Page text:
NATIONAL FORUM OF EDUCATIONAL ADMINISTRATION AND SUPERVISION JOURNAL6____________________________________________________________________________________ 2. Importance of decisions made at lower levels. In a decentralized school,teachers can make decisions involving substantial resources, increased people power, orcommit the school to a new course of action. 3. The scope of decisions made at lower levels. If teachers can make decisionsthat affect more than one function, the school is probably decentralized. 4. Amount of checking on school principals. In a highly decentralized schooldistrict, top-level administrators (superintendents) seldom review day-to-day decisions ofbuilding principals. The presumption is that these decisions were made correctly.Evaluation is based on overall results of the school. The advantages of decentralization are similar to the advantages of delegation:unburdening of top-level administrators; improved decision making because decisions aremade closer to the firing line; better training, morale, and initiative at lower levels; andmore flexibility to adjust to changing conditions. These advantages are so compelling thatit is tempting to think of decentralization as "good" and centralization as "bad." But total decentralization, with no coordination from the top, would beundesirable. The very purpose of organization — efficient integration of subunits for thegood of the whole — would be diminished without some centralized control. Even invery decentralized school districts, top administrators such as superintendents retain anumber of decisions: setting overall goals, strategic planning, school district policyformulation, bargaining with unions, and development of financial and accountingsystems. The question for school leaders is not whether a school or school district shouldbe decentralized but to what extent it should be decentralized. Decentralization has value only to the extent that it assists a school district orschool to achieve its goals effectively. In determining the amount of decentralizationappropriate for a school district, the following internal characteristics are usuallyconsidered (Lunenburg & Ornstein, 2008): 1. The cost and risk associated with the decision. Principals may be wary ofdelegating authority for decisions that could have an impact on the performance of theirown subunits or the school as a whole. This caution is out of consideration not only forthe schools welfare but also for their own, because the responsibility for results remainswith the delegator. 2. A principals preference for a high degree of involvement and confidence incolleagues. Some principals pride themselves on their detailed knowledge of everythingthat happens within their purview of responsibility. This has been referred to as running atight ship. Conversely, other principals take pride in confidently delegating everythingpossible to their colleagues in order to avoid getting bogged down in petty details and topreserve their own expertise with the schools major goal of teaching and learning. 3. The organizational culture. The shared norms, values, and beliefs (culture) ofmembers of some schools support tight control at the top. The culture of other schoolssupports the opposite approach. The history of the schools culture then will have somebearing on the amount of decentralization appropriate. 4. The abilities of staff. This characteristic is, in part, a circular process. Ifauthority is not delegated because of lack of confidence in the talents below, the talent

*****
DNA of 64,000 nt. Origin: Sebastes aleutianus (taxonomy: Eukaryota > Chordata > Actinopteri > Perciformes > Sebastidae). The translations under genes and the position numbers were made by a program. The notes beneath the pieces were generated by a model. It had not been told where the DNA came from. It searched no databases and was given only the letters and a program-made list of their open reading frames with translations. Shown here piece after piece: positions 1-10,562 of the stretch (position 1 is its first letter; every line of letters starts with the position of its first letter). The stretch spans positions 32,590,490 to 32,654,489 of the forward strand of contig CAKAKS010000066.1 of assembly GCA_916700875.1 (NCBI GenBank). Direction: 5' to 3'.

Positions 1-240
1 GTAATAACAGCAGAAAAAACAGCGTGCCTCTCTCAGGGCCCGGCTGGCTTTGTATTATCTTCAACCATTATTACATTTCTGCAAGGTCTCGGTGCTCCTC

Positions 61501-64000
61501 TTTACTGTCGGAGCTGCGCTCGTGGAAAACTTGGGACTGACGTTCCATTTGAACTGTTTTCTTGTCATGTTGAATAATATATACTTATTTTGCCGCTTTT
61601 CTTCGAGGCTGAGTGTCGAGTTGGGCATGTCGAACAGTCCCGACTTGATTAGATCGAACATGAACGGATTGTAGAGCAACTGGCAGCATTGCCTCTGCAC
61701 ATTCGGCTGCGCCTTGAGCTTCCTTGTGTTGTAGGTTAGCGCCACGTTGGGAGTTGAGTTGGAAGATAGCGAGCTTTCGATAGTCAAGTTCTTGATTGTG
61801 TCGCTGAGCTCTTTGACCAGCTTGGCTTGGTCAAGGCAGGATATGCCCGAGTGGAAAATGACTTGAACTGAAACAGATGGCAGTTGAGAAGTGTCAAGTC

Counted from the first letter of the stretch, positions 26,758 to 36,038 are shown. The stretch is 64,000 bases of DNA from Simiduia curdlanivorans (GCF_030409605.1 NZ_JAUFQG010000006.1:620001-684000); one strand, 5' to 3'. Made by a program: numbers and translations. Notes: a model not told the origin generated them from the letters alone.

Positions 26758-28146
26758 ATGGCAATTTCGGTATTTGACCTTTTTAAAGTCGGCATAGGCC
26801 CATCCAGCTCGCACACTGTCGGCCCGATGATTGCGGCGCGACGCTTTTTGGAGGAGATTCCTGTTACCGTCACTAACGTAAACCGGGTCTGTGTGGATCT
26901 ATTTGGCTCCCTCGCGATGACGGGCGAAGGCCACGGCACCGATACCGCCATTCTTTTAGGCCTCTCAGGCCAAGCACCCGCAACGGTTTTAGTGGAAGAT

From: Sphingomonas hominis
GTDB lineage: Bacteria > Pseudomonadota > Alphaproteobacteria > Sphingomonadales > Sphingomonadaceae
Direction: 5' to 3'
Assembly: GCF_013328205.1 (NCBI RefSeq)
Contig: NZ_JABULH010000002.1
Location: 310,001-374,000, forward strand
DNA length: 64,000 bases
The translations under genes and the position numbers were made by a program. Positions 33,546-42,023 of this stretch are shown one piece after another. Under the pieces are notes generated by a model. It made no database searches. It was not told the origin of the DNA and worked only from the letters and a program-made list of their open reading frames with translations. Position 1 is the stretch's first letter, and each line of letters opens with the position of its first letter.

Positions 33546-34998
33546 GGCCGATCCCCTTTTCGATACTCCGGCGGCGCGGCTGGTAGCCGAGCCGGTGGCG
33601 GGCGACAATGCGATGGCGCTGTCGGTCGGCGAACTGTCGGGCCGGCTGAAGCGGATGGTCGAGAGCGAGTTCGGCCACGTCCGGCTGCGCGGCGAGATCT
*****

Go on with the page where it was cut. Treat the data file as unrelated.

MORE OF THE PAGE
FRED C. LUNENBURG ____________________________________________________________________________________7will not have an opportunity to develop. Furthermore, the lack of internal training anddevelopment will make it more difficult to find and hold talented and ambitious people.This, in turn, will make it more difficult to decentralize.Span of Control Another key concept of organizational structure is the span of control — thenumber of subordinates who report directly to a given principal. There is a limit to thenumber of persons one principal can effectively supervise. Care should be taken to keepthe span of control, also called the span of management, within manageable limits. Although there is agreement that there is a limit to the number of subordinates aprincipal can effectively supervise or manage, no agreement exists on the precise number.In fact, it is generally acknowledged that the optimum span of control varies greatly, evenwithin the same school. Although principals may directly supervise only three to eightpersons, assistant principals and department heads directing subordinates who areperforming relatively similar activities may be able to manage much larger numbersefficiently. The critical factors in determining the appropriate span of control include thefollowing (Lunenburg & Ornstein, 2008). 1. Similarity of functions. Span of control should increase as the number ofdifferent functions to be supervised increases. 2. Geographic proximity. Span of control should decrease the moregeographically dispersed the functions to be supervised. 3. Complexity of functions. Span of control should be smaller for subordinatesperforming more complex tasks than for those performing simpler tasks. 4. Degree of interdependence among units. The greater the need for coordinationof interdependent work units, the smaller the span of control. 5. Level of motivation of subordinate personnel. Increased motivation permits alarger span of control; and a larger span of control increases motivation. 6. Competence of principals. The ability of principals to delegate authority andresponsibility varies. Span of control for those who can delegate more can be much largerthan those who can delegate little authority.Line and Staff Positions An important point in examining the key concepts of organizational structure is todistinguish between line and staff positions. Line positions are traditionally defined asthose that form a part of the main line of authority (or chain of command) that flowsthroughout the school or school district. Staff positions are positions outside the main lineof authority or direct chain of command that are primarily advisory or supportive innature (Robbins & Judge, 2011). Line positions are represented by a solid line in most organizational charts,starting with the superintendent and extending down through the various levels in thehierarchy to the point where the basic activities of the school district — teaching — are